Their son Adam Chafetz, as well as a spokeswoman for the Office of the Chief Medical Examiner, said the cause and manner of Dr. Chafetz’s death have not yet been determined. Their sons Marc and Gary said he telephoned hours after his wife’s death to say he planned to commit suicide.
In 1971, Dr. Chafetz became the first director of the National Institute on Alcohol Abuse and Alcoholism, now a division of the National Institutes of Health. Ronald Reagan later nominated him to the Presidential Commission on Drunk Driving. During his five-decade career, Dr. Chafetz used his Harvard bona fides and the bully pulpit of his appointments to promote one basic concept: that the United States erred, and in fact aggravated the problem of alcoholism, by treating liquor as a forbidden fruit.
“My feelings about alcohol are similar to those of Winston Churchill, who once said, ‘I have taken more good from alcohol than alcohol has taken from me,’ ” Dr. Chafetz wrote in the New York Times in 1984. “I contend that society has taken more good from alcohol than alcohol has taken from society.”
Dr. Chafetz made that statement as a clinician who had seen the suffering that heavy drinking causes. In the early 1950s, he established a progressive alcoholism clinic at Massachusetts General Hospital. Through his work there, Dr. Chafetz came to see that alcoholics could be “housewives, executives, dishwashers,” his son Adam said. “Anybody.”
In his publications and in his sometimes controversial statements, Dr. Chafetz pushed pragmatism — instead of what he viewed as prohibitionist regulation — as the best way to deal with alcohol. He proposed measures such as allowing teenagers to drink in public, which he hoped would eliminate alcohol’s allure and thereby prevent some youngsters from becoming heavy drinkers.
Dr. Chafetz took the argument a step too far for many people’s taste in 1966, when he incurred the wrath of parent-teacher associations by proposing that children begin “practice drinking” in elementary schools.
“We have tried Prohibition and it failed,” Chafetz told Time magazine. “We have tried campaigns of slogans and they have failed. We have tried educational programs based on fear of alcohol and they have failed. . . . Parents are too confused and too guilty about their own drinking practices to transmit anything beyond their own ambivalence.”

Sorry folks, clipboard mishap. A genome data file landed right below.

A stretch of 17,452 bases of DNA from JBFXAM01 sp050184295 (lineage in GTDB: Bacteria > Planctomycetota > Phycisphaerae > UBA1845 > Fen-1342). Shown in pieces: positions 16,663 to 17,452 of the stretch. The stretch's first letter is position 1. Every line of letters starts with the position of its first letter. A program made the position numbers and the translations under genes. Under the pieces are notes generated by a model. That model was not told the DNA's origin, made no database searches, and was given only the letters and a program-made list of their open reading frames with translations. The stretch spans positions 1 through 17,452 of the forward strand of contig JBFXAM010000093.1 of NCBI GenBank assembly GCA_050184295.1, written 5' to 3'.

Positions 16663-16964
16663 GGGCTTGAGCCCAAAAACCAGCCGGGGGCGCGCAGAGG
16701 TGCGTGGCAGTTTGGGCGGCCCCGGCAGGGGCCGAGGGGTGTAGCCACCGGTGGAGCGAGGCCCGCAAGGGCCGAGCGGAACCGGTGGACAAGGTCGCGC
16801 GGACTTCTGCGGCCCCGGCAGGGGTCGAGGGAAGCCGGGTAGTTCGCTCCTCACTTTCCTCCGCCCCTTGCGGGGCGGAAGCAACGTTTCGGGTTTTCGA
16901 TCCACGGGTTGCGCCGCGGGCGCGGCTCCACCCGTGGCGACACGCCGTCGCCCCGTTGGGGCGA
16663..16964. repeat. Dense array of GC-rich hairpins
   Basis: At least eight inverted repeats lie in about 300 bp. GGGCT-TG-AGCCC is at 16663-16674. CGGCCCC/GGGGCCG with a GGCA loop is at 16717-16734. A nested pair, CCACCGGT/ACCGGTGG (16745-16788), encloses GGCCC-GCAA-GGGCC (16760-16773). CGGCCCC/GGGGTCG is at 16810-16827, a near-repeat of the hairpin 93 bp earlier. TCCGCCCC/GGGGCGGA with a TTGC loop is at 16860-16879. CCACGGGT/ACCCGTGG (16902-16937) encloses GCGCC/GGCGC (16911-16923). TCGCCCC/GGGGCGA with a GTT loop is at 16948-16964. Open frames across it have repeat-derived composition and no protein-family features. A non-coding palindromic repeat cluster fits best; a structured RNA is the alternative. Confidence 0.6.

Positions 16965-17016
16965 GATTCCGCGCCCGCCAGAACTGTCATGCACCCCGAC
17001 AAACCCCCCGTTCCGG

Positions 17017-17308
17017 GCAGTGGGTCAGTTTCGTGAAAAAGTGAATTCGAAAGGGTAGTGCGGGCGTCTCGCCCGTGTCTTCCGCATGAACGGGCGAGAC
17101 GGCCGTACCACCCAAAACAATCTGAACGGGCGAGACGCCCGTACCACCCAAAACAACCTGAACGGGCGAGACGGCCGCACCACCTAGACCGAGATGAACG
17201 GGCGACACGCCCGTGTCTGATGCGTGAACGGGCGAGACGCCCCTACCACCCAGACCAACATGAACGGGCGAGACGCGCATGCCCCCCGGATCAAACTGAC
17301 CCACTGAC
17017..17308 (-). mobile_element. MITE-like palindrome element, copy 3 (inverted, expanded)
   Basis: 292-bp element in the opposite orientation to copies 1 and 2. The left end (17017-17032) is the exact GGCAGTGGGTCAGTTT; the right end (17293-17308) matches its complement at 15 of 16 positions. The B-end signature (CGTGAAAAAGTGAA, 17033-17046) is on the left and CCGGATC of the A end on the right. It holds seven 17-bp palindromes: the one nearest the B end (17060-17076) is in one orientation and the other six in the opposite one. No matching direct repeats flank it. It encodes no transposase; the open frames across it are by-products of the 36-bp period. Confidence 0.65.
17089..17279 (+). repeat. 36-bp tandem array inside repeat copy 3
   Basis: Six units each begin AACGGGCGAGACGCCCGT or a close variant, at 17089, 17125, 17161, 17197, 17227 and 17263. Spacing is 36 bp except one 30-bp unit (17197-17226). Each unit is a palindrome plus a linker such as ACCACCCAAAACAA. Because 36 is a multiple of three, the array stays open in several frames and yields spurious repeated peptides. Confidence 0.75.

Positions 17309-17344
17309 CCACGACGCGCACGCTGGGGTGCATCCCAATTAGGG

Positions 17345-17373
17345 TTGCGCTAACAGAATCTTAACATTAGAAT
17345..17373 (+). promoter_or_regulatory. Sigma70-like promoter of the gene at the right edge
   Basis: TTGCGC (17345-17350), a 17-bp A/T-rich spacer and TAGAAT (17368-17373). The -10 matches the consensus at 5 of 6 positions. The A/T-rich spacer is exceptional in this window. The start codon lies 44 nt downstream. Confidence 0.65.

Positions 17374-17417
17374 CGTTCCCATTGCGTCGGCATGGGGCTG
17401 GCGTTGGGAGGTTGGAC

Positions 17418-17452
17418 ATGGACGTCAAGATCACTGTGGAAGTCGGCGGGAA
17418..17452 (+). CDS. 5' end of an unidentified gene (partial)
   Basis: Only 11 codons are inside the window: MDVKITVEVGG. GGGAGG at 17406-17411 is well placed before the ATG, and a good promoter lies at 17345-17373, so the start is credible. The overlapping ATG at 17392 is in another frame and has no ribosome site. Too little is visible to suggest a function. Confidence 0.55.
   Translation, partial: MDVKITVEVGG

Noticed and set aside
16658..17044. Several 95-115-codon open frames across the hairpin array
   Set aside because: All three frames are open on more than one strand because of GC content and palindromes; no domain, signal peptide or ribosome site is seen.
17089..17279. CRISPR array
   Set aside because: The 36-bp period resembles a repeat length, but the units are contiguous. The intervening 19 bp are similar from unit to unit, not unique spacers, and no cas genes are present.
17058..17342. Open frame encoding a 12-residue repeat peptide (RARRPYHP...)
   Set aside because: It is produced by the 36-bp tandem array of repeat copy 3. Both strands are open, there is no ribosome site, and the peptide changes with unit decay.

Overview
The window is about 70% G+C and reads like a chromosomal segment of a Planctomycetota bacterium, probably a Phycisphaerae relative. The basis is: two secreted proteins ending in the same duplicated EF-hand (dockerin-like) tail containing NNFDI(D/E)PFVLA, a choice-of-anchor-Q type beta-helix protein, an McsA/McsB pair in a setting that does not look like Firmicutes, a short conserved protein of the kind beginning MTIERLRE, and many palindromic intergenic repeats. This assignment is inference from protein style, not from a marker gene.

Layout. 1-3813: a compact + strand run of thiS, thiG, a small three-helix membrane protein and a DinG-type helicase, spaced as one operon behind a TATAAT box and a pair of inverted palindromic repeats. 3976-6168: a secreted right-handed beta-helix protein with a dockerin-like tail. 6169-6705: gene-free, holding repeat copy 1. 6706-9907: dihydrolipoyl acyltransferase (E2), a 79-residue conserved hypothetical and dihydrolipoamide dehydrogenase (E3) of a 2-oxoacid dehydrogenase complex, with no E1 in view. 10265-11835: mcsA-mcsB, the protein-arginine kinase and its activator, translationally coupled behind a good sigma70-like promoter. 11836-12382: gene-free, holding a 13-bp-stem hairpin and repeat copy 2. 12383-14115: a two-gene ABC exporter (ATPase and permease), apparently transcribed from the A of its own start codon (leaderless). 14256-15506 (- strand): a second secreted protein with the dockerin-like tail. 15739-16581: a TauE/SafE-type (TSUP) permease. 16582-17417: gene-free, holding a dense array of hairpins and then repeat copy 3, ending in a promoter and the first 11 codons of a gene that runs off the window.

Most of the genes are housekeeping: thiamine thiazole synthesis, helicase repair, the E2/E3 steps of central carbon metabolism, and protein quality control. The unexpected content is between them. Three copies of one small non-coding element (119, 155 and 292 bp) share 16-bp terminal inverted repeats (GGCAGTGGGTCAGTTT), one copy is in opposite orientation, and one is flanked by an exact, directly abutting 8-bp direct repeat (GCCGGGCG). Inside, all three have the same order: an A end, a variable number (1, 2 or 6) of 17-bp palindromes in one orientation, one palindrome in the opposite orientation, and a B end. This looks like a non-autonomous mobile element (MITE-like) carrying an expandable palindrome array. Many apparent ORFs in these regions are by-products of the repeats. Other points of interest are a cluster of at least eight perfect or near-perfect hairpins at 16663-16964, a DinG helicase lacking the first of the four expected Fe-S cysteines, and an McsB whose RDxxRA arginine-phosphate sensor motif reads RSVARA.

Throughout this career, Dr. Chafetz continued to counter prevailing views about alcoholism. In 2002, he cited a research review he had done for the New England Journal of Medicine to question whether liquor advertisements actually lured people into drinking. “The claim that advertising can lead anyone down the bottle-strewn garden path not only to drink alcohol but to abuse it,” he told the National Review, “is pure hokum.”
Dr. Chafetz took some criticism for being too close to the alcohol industry. According to his son, Dr. Chafetz did not see that as a fault; he considered it in his interest to work directly with alcohol producers and vendors rather than treat them as adversaries.
Candace Lightner, the founder of Mothers Against Drunk Driving, said that even when she and Dr. Chafetz disagreed, she found him to be intelligent and thoughtful. “I always felt that he spoke from the heart,” she said in an interview.
Morris Edward Chafetz was born April 20, 1924, to a Russian Jewish family in Worcester, Mass. Marie Claire Donovan was born June 17, 1925, about 50 miles away, to an Irish-Catholic family in the city of Lawrence. They met at a dance in Boston and were married a year later.
Dr. Chafetz served stateside in the Army Medical Corps during World War II before earning a medical degree at Tufts University in Medford, Mass., in 1948.
As a young psychiatrist in Boston, he was assigned to establish the alcoholism clinic at Massachusetts General. At first, he resented what he considered the unglamourous posting. In the course of several weeks, his feeling quickly reversed. He came to see alcohol-related medicine as an opportunity to change American society.
“At that time . . . people with alcohol problems were reviled,” said Howard Blane, who worked with Dr. Chafetz at the clinic. “They were criminalized. They were put in hospitals. Or they were left to lie in the streets. But there was very little in the way of humane treatment.”
Elliot L. Richardson, President Richard Nixon’s secretary of health, education and welfare, was from Boston and was aware of the alcoholism clinic; he brought Dr. Chafetz to the Washington area to work at the National Institute of Mental Health. Once in that position, Dr. Chafetz pushed for the creation of an alcoholism institute in its own right. During Dr. Chafetz’s tenure as director, from 1971 to 1975, its budget grew to $150 million from $17 million, The Washington Post reported.
With his family, he later founded the TIPS Alcohol Training and Certification program, which seeks to train bartenders and others to recognize dangerous intoxication before accidents occur. He also led the Health Education Foundation, an organization that sought to teach people how to improve their general health, before retiring in 2002.
Survivors include three sons, Gary Chafetz of New York City and Cambridge, Mass., Marc Chafetz of the District and Adam Chafetz of Potomac; six grandchildren; and a great-granddaughter. Dr. Chafetz also has one surviving brother.
Besides his more traditional academic work, his books included “Liquor: The Servant of Man,” (1965), “Why Drinking Can Be Good for You” (1976), and “Drink Moderately and Live Longer” (1995), the last of which he wrote with his wife.